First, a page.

In the State Capital, Governor Gavin Newsom gave his State of the State speech yesterday boasting about California as an economic powerhouse. While at the same time down south, the Los Angeles County Economic Development Corporation (LAEDC) revealed its annual economic forecast predicting that the rosy picture will likely pale.

In announcing the economic forecast, the LAEDC noted California’s strengths and potential weaknesses: “Unemployment is low, GDP is up, there may be some relief from the trade war. But on the other hand, wage growth is soft, housing costs are now a crisis, and only half the occupations that are hiring pay a living wage.” 

Newsom pointed out that California is the fifth largest economy in the world with 118 consecutive months of net job growth, 3.4 million jobs created since the Great Recession and a five-year average GDP growth of 3.8 percent exceeding the national GDP growth of 2.5 percent. 

The LAEDC report stated that while California did exceed national growth, it is expected to see GDP growth “roughly in line with the national average” moving ahead. The forecast predicted that California’s real GDP growth continues downward from 4.3% in 2018 to 2.6% in 2019 to a predicted 2.0% in 2020 and 1.6% in 2021.

Still, the economic forecast predicted unemployment continuing to drop from 4.1% in 2019 to 3.9% in 2021 with real personal income increasing 2.2% in both 2020 and 2021. 

Yet, signs are also present that California’s fast economic growth will slow. The state ranked in the top five among states with the fastest growth, down slightly from being the fasting growing state as measured by real gross state product. However, in the third quarter of 2019, the Golden State got only a middling ranking of 23rd in terms of quarterly growth.

The economic forecasters focused on California’s problems stemming from a reduction of population growth and the state’s high cost of living and housing.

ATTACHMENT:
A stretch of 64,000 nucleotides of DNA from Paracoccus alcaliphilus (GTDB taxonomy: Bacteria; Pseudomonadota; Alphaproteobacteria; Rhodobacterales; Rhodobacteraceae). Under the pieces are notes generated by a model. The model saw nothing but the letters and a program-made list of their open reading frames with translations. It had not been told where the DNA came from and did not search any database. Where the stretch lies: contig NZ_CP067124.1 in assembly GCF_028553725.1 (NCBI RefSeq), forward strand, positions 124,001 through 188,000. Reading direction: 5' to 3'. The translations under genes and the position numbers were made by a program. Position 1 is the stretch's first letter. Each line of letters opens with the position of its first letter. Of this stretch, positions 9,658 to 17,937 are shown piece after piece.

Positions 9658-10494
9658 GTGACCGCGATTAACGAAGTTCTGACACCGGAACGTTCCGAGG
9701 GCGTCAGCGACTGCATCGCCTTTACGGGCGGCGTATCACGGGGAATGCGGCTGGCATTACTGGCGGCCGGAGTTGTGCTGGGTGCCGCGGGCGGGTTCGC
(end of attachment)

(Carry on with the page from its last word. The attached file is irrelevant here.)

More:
Newsom spent the bulk of his State of the State speech on the homeless crisis. You can read the speech and the solutions he is offering to confront the homeless crisis here. 

The LAEDC report noted that not only are people choosing to leave California, but the state has become a low fertility state. “While there are any number of reasons why people choose to leave the state, or to put off having children, the dominant story is one of a housing markets so overheated that it is becoming increasingly less practical for those who do not already own a home to buy one.”

The LAEDC predicted housing permits will fall from 107,433 in 2019 to around 92,000 in 2021 reflecting increasing material and labor costs along with regulatory restraints. Failure to produce an adequate housing supply, the report suggested, will raise the median housing price to $600,000.

The state can confront both housing costs and homelessness by taking some bold steps including fully opening up building to all contractors in the state and reducing regulations. Instead, California legislators have been going in the opposite direction. We’ll see if a less rosy economy and the housing crisis will change some attitudes in Sacramento.